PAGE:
DETAILED DESCRIPTION OF THE PREFERRED EMBODIMENT(S)

FIG. 1 shows a cooling system 10 in accordance with one embodiment of the present invention. The cooling system 10 includes a heat exchanger, or radiator 12 which is in fluid communication with an engine 14, used to propel a vehicle 15 shown in FIG. 1. It is understood that a cooling system, such as the cooling system 10, can be used with other heat producing systems, including other vehicle systems, as well as non-vehicle systems. A pump 16 is used to pump a temperature control fluid, such as a mixture of glycol and water, or some other cooling medium, around the engine 14 and through the radiator 12. A valve 18 is provided so the fluid can bypass the radiator 12 during certain conditions, such as a cold engine start. Fans 20, 22 are operable to move air through the radiator 12 to facilitate cooling of the temperature control fluid.

A control system, shown in FIG. 1 as controller 24, is used to control operation of the pump 16, the valve 18, and the fans 20, 22. It is understood that operation of one or more of these devices could be controlled by a separate controller or controllers, which could communicate with each other, for example, through a controller area network (CAN). Also shown in FIG. 1, a temperature sensor 26 is used to monitor the temperature of the temperature control fluid as it leaves the engine 14, thereby providing the controller 24 with an indication of how much cooling is required. Alternatively, one or more temperature sensors may sense engine block temperature or an average of engine block temperature and the temperature of the temperature control fluid. Moreover, some other related temperature, such as oil temperature may used alone, or as a combined average with other temperatures.

Also shown associated with the controller 24 is a temperature sensor 27, used for monitoring the temperature of the controller 24 itself. Information from the sensor 27 can be used in a thermal overload protection strategy integrated into the controller 24. For example, if the vehicle 15 is operating such that the engine 14 is producing a large amount of heat, and the temperature of the controller 24 goes beyond a first predetermined controller temperature, the controller 24 will shut down. A signal will be provided to an operator of the vehicle 15, since the pump 16, the valve 18, and the fans 20, 22 will no longer be operational. It may be rare that the controller 24 goes beyond the first predetermined controller temperature while the vehicle 15 is operating; for example, ram air may provide some cooling to the controller 24. In addition, as discussed more fully below, a controller, such as the controller 24, can be placed in the path of the air flow generated by the fans in a cooling system, thereby helping to keep the controller temperature down.

One situation in which the temperature of the controller 24 may become undesirably high, is during a hot soak of the under-hood components of the vehicle 15, which can occur after the vehicle 15 is shut down. During such a hot soak condition, the controller 24 may exceed the first predetermined controller temperature and dwell there. With only the thermal protection strategy described above in place, the engine 14 could be vulnerable if the vehicle 15 is restarted during this high temperature state. Therefore, the controller 24 is also configured to operate for a predetermined period of time after the vehicle 15 is started, regardless of the controller temperature. This allows the cooling system 10 to function, at least for the predetermined period of time, thereby providing the required cooling to the engine 14. During the predetermined period of time, it is likely that the temperature of the controller 24 will drop below the first predetermined controller temperature, at which point, it will function normally. If, however, the predetermined period of time elapses, and the controller 24 is still above the first predetermined controller temperature, it will shut down in accordance with the thermal protection strategy.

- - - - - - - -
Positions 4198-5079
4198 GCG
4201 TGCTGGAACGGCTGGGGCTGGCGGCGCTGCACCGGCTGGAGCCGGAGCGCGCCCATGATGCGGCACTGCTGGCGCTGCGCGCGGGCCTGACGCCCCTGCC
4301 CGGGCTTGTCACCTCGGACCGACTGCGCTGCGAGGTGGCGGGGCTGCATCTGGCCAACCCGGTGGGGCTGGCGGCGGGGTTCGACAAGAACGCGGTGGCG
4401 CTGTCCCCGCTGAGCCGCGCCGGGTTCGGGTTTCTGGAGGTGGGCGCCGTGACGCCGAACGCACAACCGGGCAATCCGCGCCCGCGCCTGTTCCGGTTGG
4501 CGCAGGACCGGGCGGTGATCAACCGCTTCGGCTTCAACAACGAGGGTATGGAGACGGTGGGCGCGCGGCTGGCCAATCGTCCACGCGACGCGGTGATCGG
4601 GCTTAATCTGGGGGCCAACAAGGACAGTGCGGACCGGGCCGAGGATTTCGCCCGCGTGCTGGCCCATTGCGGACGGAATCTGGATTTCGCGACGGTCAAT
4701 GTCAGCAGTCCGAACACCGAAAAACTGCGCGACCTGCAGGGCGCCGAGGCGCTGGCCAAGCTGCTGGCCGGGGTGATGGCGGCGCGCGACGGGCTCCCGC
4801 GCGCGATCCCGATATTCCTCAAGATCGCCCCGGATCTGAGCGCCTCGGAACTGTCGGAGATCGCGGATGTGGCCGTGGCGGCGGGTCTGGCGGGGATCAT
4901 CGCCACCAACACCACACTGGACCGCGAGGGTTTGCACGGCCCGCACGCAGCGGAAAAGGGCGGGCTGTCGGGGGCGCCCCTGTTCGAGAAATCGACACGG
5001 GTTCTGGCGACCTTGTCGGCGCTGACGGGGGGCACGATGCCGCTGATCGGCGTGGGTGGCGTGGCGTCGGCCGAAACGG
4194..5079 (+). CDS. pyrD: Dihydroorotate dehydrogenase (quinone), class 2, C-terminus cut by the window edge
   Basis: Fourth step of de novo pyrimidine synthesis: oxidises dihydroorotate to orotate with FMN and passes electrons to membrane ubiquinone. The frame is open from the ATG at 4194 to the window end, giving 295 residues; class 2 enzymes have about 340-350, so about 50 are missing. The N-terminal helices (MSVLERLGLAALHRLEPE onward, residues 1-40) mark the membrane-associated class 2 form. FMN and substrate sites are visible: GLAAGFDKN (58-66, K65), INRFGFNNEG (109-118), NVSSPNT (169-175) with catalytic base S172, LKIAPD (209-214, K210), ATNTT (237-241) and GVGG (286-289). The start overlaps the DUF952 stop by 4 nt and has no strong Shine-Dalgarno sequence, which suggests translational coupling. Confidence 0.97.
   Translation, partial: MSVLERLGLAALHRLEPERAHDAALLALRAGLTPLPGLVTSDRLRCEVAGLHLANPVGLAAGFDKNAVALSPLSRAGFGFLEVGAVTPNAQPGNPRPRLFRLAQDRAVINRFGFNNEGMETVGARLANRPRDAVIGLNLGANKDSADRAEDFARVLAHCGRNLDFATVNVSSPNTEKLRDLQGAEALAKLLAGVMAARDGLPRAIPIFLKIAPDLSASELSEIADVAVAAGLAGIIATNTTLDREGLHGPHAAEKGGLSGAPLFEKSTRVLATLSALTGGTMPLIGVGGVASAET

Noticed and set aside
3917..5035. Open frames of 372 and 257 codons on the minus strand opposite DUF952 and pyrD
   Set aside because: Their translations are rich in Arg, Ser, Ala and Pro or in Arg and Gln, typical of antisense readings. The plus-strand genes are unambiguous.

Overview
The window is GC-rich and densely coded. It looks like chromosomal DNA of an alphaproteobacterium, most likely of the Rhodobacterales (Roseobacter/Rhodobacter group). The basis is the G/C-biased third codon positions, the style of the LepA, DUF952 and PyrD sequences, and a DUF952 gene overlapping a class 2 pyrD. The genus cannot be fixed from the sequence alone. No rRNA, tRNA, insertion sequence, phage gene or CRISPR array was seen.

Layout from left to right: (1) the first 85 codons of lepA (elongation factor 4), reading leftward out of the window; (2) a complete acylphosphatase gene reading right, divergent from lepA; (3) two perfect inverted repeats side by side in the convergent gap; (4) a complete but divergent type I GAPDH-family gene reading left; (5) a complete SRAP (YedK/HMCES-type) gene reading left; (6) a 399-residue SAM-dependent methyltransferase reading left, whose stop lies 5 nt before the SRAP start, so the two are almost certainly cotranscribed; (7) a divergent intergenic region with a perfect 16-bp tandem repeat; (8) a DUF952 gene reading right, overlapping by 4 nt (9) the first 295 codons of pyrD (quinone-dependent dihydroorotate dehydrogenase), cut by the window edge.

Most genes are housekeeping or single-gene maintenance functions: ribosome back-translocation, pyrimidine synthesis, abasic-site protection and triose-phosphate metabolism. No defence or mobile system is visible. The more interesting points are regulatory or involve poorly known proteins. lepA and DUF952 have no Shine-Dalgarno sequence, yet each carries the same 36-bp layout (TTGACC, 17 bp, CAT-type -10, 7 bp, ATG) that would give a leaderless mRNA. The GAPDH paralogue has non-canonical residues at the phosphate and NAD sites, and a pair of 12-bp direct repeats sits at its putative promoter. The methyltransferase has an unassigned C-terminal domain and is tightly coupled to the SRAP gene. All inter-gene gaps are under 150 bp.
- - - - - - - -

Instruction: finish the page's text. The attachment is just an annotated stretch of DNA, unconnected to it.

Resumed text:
As shown in FIG. 1, the radiator 12 is above the engine 14, while the front of the vehicle 15 is to the left of the engine 14. This is indicated by the direction of the ram air shown on the left side of FIG. 1. Having the cooling system 10 located above the engine 14 may provide a number of advantages, including relatively uninhibited movement of the ram air over the engine 14 to aid in heat dissipation from the engine 14. Moreover, having the radiator 12 located above the engine 14, allows the fans 20, 22 to be operated in a “push mode”. That is, the fans 20, 22 can be rotated such that air is drawn away from the engine 14 and blown through the radiator 12, as indicated by the directional arrows above the radiator 12. The air that is blown through the radiator 12 can escape the engine compartment through any convenient opening, such as air vents in a vehicle hood. Although the fans 20, 22 are both configured to push air through the radiator 12, one method of operating the fans 20, 22 is to rotate each of them in opposite directions. As explained more fully below, this counter rotation can help reduce interaction between the air flows generated by the two fans, which can be detrimental to the efficiency of the cooling system 10.